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Canada and the Nuclear Arms Race edited by Ernie Regehr and Simon Rosenblum.
Reviewed by John Pendergrast
Outrage comes easily. The current nuclear arms buildup is destablilising, expensive, and wildly in excess of any defensive needs. It is imperative to object, and object strongly. Many books have indeed done this, with power and eloquence. Statistics have been compiled to support this outrage showing how many people will be killed by holocausts of various megatonnages, airburst or groundburst, counterforce or population-directed; how many starving people could be saved at the cost of producing one missile, how many false alarms there have been, how many natural and useful; it is almost the stock-in-trade of the peace movement.
Yet no matter how irrefutable the the arguments and statistics are, many people remain unmoved. It may well be true that the world is mad, and destruction imminent, but it is not sufficient merely to prove this on general principles and then to demand that the world change. It is not sufficient because it is perfectly possible to acknowledge that both sides possess massive overkill capacity; that a nuclear war would be unthinkable destructive; that we are all human, all in the same boat — and then to carry on as before.
Part of the problem is the large gap that usually exists between the generalized knowledge that nuclear weapons threaten the end of the .world and. the actuality of the world as people experience it. The nuclear threat is usually perceived either as something abstract, or as something “extra” not as an integral part of the social process.
It is useful to scare people, but unless . that fear is joined to an analysis of the economic and to an analysis of the economic and political situation, the ultimate effect will merely be further numbing.
Rather than turning away from the world in righteous indignation, it is important to face the present situation in all its particularity. Why is the United States pursuing its present policies, and what exactly are they? What would be the consequences if Canada actually did refuse the Cruise? These are among the many questions addressed in Canada and the Nuclear Arms Race.
Ernie Regehr and Simon Rosenblum have compiled, and in large measure written, an excellent book for cool heads. The contributors are all firmly committed to disarmament, but the tone is for the most part scrupulously objective (though Pauline Jewett is avowedly polemical, she is fair.) It is a wonderful source book, and the best book I know to give to Canadians of sound mind and good heart who are reluctant to believe that the politicians on both sides are vicious maniacs.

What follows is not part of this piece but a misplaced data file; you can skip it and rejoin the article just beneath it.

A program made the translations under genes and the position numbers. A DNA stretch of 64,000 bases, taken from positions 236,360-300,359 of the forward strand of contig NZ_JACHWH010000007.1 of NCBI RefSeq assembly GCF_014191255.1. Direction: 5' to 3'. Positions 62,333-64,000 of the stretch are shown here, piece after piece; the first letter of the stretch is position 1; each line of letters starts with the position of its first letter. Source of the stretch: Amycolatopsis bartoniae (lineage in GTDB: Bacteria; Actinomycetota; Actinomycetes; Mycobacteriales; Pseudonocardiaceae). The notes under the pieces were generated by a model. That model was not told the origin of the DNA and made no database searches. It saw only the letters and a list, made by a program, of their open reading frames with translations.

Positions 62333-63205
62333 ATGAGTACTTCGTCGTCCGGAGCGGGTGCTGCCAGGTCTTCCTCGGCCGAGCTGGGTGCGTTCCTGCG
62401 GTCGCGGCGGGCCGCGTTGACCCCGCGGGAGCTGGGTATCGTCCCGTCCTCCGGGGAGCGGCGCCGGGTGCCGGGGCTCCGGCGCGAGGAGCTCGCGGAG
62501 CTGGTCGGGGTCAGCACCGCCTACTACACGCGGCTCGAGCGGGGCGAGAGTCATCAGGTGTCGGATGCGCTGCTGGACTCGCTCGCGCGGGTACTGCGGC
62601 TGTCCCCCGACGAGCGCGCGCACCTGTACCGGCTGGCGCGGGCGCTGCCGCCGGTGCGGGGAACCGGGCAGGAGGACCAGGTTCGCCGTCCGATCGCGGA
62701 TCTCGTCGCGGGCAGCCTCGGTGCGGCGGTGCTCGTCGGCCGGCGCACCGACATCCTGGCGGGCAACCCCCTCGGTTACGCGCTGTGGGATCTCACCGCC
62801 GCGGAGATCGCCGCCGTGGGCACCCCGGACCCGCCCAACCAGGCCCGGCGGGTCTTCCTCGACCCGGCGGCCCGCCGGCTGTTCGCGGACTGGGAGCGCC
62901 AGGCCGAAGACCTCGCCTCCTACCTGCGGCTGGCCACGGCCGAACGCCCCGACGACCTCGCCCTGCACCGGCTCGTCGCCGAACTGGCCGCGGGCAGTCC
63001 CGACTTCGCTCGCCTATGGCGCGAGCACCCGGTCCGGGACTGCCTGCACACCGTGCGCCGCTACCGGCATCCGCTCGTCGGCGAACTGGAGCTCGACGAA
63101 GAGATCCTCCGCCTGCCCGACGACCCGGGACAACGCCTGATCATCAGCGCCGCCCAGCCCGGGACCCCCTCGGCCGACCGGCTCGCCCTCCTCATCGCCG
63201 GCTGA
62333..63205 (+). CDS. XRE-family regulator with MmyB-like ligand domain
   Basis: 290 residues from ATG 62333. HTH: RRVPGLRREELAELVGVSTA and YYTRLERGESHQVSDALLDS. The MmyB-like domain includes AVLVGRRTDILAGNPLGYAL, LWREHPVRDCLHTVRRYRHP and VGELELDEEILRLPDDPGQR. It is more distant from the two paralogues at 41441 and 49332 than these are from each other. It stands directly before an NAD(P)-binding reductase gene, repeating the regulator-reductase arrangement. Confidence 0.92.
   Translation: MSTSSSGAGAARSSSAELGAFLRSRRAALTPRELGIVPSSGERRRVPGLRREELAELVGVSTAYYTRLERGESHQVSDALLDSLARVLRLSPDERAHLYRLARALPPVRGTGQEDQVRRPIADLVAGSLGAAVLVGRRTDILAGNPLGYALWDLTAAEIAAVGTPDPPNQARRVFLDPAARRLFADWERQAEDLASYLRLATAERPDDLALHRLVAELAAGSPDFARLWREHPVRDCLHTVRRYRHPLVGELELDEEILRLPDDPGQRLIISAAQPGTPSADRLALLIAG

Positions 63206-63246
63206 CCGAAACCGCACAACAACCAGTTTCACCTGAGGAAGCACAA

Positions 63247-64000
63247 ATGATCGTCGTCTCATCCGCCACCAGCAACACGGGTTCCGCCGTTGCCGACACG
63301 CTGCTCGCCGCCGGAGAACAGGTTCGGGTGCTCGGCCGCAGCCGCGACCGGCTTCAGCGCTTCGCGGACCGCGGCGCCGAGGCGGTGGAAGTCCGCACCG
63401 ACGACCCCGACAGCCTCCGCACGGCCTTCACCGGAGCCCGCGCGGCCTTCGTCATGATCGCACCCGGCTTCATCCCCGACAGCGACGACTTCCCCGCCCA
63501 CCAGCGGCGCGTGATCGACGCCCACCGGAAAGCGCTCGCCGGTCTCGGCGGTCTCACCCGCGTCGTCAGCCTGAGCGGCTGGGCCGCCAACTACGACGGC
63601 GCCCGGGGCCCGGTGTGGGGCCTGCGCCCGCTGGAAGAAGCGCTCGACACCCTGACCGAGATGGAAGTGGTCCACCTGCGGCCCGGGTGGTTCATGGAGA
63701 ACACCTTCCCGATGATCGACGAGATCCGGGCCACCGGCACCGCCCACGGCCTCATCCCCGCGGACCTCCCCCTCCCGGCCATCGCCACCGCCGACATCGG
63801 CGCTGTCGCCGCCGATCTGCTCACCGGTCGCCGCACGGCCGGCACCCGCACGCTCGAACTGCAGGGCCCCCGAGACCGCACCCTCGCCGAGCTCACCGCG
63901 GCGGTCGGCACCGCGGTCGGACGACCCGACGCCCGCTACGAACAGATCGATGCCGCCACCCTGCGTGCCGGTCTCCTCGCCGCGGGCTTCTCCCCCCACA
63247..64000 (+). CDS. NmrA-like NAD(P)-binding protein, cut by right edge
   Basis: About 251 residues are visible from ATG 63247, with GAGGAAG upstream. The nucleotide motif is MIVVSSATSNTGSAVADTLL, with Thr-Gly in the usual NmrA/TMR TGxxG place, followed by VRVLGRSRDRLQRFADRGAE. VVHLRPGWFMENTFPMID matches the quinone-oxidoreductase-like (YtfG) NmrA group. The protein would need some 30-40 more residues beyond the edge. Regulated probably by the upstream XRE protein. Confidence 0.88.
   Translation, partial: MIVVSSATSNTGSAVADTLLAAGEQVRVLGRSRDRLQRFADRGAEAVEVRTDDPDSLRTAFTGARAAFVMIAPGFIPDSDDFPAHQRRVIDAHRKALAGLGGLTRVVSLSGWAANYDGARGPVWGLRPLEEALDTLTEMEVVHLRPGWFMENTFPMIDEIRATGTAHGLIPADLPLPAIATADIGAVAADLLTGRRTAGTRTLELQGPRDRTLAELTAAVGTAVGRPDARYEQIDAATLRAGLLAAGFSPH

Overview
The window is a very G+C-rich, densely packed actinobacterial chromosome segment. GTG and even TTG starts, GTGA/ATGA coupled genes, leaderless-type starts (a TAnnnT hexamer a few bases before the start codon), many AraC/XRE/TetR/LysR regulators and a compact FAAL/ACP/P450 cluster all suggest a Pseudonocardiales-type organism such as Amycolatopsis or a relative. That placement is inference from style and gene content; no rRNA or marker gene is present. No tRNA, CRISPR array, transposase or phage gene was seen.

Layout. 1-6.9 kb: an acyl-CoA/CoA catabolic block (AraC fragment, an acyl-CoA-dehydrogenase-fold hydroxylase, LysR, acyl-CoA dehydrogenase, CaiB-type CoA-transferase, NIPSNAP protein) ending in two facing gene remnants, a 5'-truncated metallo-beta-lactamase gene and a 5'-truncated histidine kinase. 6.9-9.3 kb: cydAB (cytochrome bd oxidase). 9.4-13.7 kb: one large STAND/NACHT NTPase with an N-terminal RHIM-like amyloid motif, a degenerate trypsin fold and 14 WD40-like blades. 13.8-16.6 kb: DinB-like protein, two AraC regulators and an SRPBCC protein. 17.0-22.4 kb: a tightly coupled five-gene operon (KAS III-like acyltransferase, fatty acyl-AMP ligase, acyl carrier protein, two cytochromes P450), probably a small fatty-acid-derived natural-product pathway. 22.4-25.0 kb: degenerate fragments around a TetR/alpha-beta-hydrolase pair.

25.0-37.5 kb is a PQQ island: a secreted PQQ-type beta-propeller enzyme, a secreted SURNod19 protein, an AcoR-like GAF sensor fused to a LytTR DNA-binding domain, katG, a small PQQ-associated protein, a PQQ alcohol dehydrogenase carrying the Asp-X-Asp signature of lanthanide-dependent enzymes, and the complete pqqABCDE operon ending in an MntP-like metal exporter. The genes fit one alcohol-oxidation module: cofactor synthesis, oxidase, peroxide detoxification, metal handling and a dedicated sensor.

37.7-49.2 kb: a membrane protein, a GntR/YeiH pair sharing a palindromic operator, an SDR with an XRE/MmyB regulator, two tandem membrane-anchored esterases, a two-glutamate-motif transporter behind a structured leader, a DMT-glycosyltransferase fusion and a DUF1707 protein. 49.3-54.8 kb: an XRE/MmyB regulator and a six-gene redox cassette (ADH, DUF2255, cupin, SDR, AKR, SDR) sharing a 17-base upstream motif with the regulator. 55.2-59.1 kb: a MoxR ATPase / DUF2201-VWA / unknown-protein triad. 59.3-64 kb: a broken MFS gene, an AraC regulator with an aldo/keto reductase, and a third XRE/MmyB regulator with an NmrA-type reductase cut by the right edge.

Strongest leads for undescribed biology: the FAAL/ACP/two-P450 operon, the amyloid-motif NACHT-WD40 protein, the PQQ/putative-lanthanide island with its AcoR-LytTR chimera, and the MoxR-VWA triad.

Canada and the Arms Race is divided into four parts. The first two parts are by far the longest, and to my mind the most valuable.
“The Race to Annihilation” analyses the present global situation, dealing with the changing nature of the arms race, the character and relative strengths of the U .S. and Soviet arsenals, the economics of the arms race, and the European disarmament movement.
“Canada’s Part in the Arms Race” deals with Canada’s direct involvement with the nuclear weapons industry and also analyses Canada’s own “peaceful” nuclear industry and its role in promoting nuclear proliferation. There is also a description of the likely consequences to Canada of a nuclear exchange between the U .S. and’ the Soviet Union.
“The Failure of Policy” contains articles by David MacDonald, Waiter Gordon, and Pauline Jewett outlining the changing course of Canadian nuclear policy since World War 11 and concludes with a minority report from the 1982 session of the House of Commons Standing Committee on External Affairs and National Defence.
“Canadian Proposals for Peace” begins with a survey of the past and present Canadian peace movement and goes on to outline proposals for a global referendum on disarmament, the establishment of an international satellite monitoring agency, and the declaration of Canada as a nuclear-weapons-free zone. Each proposal has been thoroughly researched and thought through; each seems eminently practical. They are refreshingly concrete, after the preceding chronicle of pusillanimous vagary.
Canada and the Arms Race should of course be read primarily for its content, but it is also a delight for the sheer quality of the writing, which is almost always clear and concise. I have seen nothing comparable come from the United States; perhaps Canada’s slight removal from from the centre of nuclear policy-making gives a better view.
Canada and the Nuclear Arms Race is available at bookstores or from James Lorimer & Co. for about five dollars.